Attempt #4. Spring 2005. Dan and Sam and I attempt to summit as a one-day hike, starting from Bunny Flat at midnight. I figure this might help with the altitude problem, by being done and off the mountain before it starts. Joel and Turtle come along. Things go fine in the dark until near Helen Lake – I start slowing down and just can’t catch my breath. My heart is racing and trying to break out of my ribcage. Dan and Sam churn ahead, setting a good solid pace. Joel and Turtle are far below us, going so slow we figure they’re done for. We discuss it at Helen, while all the climbers camped there are getting up and ready to go. I’m talking about turning around back to the car or waiting for Joel and Turtle, feeling like crap. Two nearby climbers hear us, and offer to let me sleep in their tent while everyone else goes for the summit. I gratefully accept, and climb into a mountain of warm, fluffy Western Mountaineering down bag while Dan and Sam go on ahead and fall right asleep.

Well, of course the inevitable happens and soon I’m vomiting red Gatorade in the snow outside those nice climbers’ tent. A couple people look pretty alarmed at the color, just Gatorade though. A nice couple makes me warm Tang (very soothing, actually!) which helps but I’m still vomiting every 30-45 minutes. I tell them maybe I need to take up another sport. The climbing ranger has a look at me and asks, you a runner or a cyclist? I reply yes, and yes. He says “figures. Guys like you train your body to ramp up to 100% every time you exercise. Doesn’t work like that up here. Most of the guys getting sick here are runners or cyclists.” He’s right – whenever I exercise, my heart rate shoots right up to its 180 bpm maximum and a similarly high breathing rate. Problem is, at high elevation, the body doesn’t get as much oxygen as it’s used to but still defaults to consuming oxygen at its usual rate. Result is that blood O2 levels drop altitude sickness follows. Climbing ranger recommends hiking very slow and steady to keep the heart rate down, where my lungs can still keep up and avoid the blood O2 drop.

Dan and Sam return hours later, completely exhausted but having reached the summit. I fill them in on the situation. I’ve been sick for hours and have barely had any fluid or calories, so I’m not feeling my best. As we are about to get moving, the ranger comes over and sheepishly says “I hate to be the one to have to tell you guys, but you gotta pack out the vomit.” Hmph. I fill a white plastic trash bag (someone’s bag liner) with the red-orange Gatorade-Tang vomit-snowcone. We start down the mountain. I’m going slow and weak so Dan stays with me. Sam takes the keys and sets a good steady pace down the mountain, dragging the white trash bag behind him. He later reports that everyone coming up the mountain asks what’s in the bag. Sam says that his answer, “some guy’s vomit,” is a conversation-stopper. Meanwhile I’m suffering along, and regularly dropping on my knees to toss another red vomit snow-cone. Lots of alarmed faces on the climbers headed up, asking Dan “He’s going down the mountain, right?” Again, as soon as we drop below Bunny Flat, I feel great and demolish a gardenburger, fries, and milkshake at the Black Bear.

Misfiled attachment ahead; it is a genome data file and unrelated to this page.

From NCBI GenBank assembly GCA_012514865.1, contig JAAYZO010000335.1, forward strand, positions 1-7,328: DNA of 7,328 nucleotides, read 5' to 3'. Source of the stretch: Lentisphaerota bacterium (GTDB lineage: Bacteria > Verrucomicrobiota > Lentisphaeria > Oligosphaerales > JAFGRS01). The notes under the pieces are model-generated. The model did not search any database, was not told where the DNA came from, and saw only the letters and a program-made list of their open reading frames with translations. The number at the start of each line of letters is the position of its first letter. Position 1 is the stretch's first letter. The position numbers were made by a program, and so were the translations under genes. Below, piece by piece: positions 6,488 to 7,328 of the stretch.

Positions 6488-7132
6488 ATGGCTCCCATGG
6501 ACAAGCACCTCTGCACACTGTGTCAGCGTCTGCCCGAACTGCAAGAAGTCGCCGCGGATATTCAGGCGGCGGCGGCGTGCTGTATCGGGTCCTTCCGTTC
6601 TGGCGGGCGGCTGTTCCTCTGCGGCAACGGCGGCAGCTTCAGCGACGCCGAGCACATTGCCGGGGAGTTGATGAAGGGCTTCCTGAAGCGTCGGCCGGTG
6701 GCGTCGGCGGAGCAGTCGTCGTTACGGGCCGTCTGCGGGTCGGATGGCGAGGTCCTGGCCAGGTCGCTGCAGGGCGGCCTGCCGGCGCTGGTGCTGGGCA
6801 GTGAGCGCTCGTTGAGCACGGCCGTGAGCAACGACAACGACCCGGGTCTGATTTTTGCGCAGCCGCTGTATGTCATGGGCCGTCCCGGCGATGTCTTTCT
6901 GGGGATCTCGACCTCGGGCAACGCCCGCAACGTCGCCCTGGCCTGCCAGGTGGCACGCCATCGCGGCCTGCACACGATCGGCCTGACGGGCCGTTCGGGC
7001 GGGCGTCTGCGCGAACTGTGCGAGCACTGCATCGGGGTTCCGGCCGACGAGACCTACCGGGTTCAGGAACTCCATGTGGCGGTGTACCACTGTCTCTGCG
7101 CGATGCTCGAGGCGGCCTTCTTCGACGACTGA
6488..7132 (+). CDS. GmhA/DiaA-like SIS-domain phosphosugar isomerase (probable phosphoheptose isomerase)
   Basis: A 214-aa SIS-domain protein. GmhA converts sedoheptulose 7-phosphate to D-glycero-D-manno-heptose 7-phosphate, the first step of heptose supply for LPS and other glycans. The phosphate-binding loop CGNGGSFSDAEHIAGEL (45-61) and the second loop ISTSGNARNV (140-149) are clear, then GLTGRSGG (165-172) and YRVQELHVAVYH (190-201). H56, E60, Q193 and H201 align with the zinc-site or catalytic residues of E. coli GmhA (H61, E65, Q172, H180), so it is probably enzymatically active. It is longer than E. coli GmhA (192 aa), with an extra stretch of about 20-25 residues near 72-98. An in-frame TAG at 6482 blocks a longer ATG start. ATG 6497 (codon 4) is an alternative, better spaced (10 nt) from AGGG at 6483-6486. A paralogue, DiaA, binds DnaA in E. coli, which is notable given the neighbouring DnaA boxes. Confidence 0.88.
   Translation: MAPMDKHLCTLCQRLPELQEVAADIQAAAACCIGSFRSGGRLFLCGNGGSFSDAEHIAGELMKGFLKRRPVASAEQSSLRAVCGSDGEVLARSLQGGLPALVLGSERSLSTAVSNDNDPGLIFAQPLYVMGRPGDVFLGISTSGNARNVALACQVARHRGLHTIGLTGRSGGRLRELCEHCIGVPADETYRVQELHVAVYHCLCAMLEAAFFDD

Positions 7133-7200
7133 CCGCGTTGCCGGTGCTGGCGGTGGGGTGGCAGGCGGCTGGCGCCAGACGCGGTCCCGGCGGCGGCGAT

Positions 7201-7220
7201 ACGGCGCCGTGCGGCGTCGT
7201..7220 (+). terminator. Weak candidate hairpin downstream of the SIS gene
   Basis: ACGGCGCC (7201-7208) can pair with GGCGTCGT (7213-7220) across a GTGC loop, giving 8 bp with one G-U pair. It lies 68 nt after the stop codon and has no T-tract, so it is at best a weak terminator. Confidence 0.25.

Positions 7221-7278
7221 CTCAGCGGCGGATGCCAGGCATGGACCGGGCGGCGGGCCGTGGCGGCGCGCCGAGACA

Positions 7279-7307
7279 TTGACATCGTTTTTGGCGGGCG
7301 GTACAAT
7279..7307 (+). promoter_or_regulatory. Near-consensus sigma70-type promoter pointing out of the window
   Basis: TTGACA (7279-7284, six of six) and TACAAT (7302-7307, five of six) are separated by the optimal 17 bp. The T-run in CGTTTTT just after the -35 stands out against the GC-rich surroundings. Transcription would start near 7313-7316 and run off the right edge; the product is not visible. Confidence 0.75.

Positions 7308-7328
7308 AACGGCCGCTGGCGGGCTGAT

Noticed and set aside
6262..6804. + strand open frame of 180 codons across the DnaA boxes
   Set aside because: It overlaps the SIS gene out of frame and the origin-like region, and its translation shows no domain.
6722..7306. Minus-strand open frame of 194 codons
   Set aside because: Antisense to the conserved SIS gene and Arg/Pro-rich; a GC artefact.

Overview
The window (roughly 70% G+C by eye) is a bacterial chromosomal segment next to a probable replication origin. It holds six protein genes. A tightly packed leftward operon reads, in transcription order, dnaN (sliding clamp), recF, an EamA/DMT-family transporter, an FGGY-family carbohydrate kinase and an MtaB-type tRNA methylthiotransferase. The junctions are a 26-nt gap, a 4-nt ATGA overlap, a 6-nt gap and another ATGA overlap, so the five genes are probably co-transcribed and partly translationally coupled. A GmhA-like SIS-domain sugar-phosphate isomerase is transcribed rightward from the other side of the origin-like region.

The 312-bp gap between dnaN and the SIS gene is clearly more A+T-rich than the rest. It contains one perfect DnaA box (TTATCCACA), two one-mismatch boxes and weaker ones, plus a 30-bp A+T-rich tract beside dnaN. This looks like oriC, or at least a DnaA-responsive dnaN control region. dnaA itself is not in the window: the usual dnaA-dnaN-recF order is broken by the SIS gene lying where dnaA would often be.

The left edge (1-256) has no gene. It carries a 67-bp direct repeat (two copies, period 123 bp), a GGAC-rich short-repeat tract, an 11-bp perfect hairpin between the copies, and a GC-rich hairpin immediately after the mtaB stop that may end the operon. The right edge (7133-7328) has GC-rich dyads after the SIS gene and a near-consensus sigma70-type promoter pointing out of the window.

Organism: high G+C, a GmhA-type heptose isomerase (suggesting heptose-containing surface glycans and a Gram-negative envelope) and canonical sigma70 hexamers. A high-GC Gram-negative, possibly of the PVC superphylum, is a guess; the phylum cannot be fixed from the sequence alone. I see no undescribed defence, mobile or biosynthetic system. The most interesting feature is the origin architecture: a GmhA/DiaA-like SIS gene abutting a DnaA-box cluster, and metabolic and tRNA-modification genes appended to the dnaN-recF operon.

Spring 2006. Syvianne, my partner at the rock climbing gym, wants to give it a shot. I give her the full disclosure about my history. This time I’m on a double dose of Diamox and am using a heart rate monitor. I set the HRM to beep if I go over 140 BPM, hoping to stay in the aerobic range at 130 bpm. We drive up late on Friday, and this time sleep in the parking lot at Bunny Flat (7000 feet) to help acclimate compared to staying in town (only 5400 feet). This time I have a good camera with me:


Sylvianne

Hiking up and watching my HRM, I realize that I usually have been hiking hard hard hard for something like 20 paces, then rest and catch my breath for 20 breaths, then again. Turns out this is the worst possible thing for me. Instead I start hiking slow and steady, backing off the pace whenever the slope increases. Sylvianne easily paces ahead of me, but I get to Helen Lake having never gone over 135 BPM and feeling great. I take it very slow and easy when digging in the tent. Melting snow takes way too long though, and it’s very dark before we eat and we run out of fuel to boot! Borrowed some from the rangers and all is well.


A guided group practicing mountaineering techniques on the slopes below Helen


Helen Lake


Sunset from Helen

Up at 3am, hiking at 4am, dawn hits us most of the way up Avalanche Gulch. We keep it slow and steady, and soon we’re through the Red Banks and looking out over a fantastic vista. Above us is the aptly-named Misery Hill, the steepest and most exposed crux of the route. Sylvianne’s hands are getting numb from the cold and she wants to turn around. My hands are toasty warm inside my double mittens. I trade gloves with her and encourage her to keep going. I figure, I’m finally doing well, I don’t want to give up now. A few minutes later her hands are back and we’re happy. We reach the flat at the top of Misery Hill, with the summit pinnacle overlooking us:

Shortly therafter we climb the pinnacle:

and I’m standing on the summit of my first 14er ever, on only my 5th attempt:

No drama to report, everything just worked. Good weather, good company. The HRM technique turned out to be a critical aid for me. Had some epic glissades on the way down. On the drive back (this is now Sunday, and we’re due back at work on Monday morning) we are so tired we have to swap driving duties every hour, then every half hour, then every fifteen minutes, then finally we stop at a rest stop and both nap for a solid couple of hours. Got home around 3am and made it to work the next day. What a massive relief to know that it’s not only possible, but when everything is going right, it’s not even that hard…

Photo gallery here